CDC quarantines surgical gowns at center of '60 Minutes' investigation

The CDC quarantined gowns stockpiled for use in future outbreaks following a "60 Minutes" investigation over the protective equipment's efficacy, reports CBS News.

The "60 Minutes" story originally aired in May 2016, but CBS rebroadcast it on Aug. 6  with some updated information.

The investigative piece focused on whether Haylard Health's MicroCool gowns, used during the response to the 2014 Ebola outbreaks, were defective and put responders at risk. The report quoted former CDC employees and cited internal agency documents obtained by "60 Minutes" via the Freedom of Information Act.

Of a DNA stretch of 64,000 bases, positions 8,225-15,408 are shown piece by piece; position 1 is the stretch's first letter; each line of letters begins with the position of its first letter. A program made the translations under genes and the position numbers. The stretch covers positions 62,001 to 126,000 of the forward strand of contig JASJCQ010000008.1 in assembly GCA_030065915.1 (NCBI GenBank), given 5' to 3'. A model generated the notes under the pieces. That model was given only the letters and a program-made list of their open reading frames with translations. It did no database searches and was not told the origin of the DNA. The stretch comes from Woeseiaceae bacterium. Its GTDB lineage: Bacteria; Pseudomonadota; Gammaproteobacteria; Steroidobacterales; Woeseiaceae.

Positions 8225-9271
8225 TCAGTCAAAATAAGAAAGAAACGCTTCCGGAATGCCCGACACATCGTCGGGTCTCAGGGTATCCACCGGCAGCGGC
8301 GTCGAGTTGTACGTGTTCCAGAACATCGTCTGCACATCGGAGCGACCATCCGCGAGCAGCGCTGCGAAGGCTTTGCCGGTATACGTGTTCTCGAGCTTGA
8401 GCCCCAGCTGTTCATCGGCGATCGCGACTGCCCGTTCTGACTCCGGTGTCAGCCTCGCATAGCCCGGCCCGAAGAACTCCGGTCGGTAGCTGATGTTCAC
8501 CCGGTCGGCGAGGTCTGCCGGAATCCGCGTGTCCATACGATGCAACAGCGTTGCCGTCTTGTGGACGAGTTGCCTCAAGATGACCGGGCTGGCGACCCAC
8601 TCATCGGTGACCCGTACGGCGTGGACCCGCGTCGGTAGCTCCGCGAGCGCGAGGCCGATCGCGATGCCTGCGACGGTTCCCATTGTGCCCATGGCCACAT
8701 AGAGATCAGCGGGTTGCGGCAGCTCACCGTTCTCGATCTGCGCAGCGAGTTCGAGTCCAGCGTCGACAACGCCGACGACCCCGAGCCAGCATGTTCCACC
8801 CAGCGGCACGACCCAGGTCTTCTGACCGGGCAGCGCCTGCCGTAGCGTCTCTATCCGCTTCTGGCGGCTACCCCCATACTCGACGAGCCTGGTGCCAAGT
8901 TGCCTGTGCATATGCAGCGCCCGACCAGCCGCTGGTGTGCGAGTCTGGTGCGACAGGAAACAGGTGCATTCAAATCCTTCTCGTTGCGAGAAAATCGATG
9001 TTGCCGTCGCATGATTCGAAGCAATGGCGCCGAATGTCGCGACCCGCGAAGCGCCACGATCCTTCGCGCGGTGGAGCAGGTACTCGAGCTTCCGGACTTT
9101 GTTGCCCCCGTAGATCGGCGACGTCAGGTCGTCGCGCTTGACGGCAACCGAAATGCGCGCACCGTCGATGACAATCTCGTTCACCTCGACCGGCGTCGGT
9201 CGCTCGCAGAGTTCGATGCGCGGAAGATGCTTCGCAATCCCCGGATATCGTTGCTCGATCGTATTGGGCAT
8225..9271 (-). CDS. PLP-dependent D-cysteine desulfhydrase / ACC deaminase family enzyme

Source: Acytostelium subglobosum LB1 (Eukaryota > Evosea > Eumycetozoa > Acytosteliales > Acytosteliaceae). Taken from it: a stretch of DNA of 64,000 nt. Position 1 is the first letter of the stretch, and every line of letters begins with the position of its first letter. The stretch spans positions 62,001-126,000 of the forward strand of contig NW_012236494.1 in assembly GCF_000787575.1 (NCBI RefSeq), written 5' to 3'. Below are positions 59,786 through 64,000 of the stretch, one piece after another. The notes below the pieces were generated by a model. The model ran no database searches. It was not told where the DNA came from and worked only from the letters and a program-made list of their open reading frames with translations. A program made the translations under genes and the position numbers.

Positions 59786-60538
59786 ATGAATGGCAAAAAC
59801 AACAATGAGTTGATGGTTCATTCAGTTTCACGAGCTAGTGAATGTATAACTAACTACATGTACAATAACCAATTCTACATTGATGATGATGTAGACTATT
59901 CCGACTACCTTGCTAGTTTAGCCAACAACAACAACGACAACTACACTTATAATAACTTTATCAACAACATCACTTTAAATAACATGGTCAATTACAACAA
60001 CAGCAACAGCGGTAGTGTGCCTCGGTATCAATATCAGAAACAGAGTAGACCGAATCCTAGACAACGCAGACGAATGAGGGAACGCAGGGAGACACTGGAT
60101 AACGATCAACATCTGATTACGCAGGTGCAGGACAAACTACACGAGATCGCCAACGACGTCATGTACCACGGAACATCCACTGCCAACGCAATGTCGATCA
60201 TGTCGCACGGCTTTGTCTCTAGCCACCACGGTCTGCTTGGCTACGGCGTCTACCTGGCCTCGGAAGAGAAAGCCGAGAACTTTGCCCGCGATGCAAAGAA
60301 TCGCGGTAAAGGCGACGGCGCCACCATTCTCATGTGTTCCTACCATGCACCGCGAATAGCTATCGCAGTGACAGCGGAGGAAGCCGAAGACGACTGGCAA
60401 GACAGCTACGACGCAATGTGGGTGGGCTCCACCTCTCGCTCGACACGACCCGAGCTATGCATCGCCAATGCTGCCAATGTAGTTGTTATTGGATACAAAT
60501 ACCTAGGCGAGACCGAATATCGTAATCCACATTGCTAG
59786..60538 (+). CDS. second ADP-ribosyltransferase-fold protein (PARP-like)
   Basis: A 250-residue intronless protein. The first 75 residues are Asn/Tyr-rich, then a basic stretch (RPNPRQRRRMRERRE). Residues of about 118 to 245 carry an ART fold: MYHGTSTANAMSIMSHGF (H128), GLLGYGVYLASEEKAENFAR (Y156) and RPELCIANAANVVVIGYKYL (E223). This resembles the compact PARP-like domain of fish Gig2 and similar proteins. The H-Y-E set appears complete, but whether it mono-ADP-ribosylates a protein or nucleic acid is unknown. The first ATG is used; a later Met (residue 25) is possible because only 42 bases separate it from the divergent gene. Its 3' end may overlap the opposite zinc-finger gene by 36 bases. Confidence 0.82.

In a statement to "60 Minutes," the CDC said the MicroCool gowns "are being quarantined within the SNS [Strategic National Stockpile] inventory and there are no current plans to use them."

In April, a Los Angeles jury returned a $454 million verdict in a class-action lawsuit filed by more than 400 hospitals against Halyard Health and Kimberly-Clark Corp., its former parent company. The suit claimed Kimberly-Clark and Halyard Health fraudulently marketed medical gowns, which the companies said provided protection from HIV and Ebola when they knew the gowns to be defective.

To learn more and watch the "60 Minutes" report, click here.

More articles on infection control: 
Top 10 infection control stories, July 31-Aug. 4 
CDC awards $200M to states to address infectious disease threats 
8 dead in San Diego County hepatitis A outbreak

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